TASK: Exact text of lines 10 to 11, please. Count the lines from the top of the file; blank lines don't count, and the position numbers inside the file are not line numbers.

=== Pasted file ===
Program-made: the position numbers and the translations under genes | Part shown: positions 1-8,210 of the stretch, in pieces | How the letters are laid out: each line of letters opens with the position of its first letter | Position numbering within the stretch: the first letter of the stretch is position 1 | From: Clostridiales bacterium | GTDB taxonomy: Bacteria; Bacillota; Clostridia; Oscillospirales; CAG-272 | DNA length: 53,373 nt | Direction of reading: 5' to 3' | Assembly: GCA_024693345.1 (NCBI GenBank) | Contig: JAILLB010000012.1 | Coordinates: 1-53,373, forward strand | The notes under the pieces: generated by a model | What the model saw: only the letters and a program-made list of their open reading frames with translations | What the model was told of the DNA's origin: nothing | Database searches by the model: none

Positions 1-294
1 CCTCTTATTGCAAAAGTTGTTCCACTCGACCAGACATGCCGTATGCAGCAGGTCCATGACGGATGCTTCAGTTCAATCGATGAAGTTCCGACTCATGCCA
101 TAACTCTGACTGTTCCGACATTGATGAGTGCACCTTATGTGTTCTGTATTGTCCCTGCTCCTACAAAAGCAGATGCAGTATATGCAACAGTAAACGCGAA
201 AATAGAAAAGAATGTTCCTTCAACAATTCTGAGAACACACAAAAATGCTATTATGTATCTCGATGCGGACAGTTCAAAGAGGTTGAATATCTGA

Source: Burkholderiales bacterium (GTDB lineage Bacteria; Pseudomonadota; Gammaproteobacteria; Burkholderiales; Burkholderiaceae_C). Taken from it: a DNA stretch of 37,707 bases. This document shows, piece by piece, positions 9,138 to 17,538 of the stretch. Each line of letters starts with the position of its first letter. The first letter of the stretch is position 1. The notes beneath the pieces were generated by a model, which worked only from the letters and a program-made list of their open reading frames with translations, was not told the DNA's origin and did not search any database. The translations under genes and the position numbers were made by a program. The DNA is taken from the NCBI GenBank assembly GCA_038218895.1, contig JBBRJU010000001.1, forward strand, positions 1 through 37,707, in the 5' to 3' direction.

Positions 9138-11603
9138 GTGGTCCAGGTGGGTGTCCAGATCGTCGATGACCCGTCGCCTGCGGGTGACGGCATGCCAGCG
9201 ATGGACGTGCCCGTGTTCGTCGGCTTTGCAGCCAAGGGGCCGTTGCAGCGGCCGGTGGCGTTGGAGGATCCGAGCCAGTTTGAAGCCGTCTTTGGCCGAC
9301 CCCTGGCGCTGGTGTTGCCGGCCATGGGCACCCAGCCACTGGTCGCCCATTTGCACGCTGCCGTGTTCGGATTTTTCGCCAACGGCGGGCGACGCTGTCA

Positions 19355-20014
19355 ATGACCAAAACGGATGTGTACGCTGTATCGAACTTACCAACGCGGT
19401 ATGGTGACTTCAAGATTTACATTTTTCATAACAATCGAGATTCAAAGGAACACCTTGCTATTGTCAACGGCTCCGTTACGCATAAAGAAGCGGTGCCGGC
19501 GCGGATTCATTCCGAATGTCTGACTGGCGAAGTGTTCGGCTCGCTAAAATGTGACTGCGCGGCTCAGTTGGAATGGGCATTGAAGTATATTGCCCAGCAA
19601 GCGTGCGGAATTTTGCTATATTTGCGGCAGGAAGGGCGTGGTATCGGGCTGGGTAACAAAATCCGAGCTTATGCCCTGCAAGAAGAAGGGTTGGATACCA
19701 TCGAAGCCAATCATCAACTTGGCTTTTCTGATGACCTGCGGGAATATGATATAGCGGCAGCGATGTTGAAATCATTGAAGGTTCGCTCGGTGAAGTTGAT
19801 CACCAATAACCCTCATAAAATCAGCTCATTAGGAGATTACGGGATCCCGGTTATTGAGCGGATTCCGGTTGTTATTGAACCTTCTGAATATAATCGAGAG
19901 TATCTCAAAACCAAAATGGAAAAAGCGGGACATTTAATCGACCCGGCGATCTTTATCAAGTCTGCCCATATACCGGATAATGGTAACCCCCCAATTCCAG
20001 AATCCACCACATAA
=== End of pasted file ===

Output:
9301 CCCTGGCGCTGGTGTTGCCGGCCATGGGCACCCAGCCACTGGTCGCCCATTTGCACGCTGCCGTGTTCGGATTTTTCGCCAACGGCGGGCGACGCTGTCA

Positions 19355-20014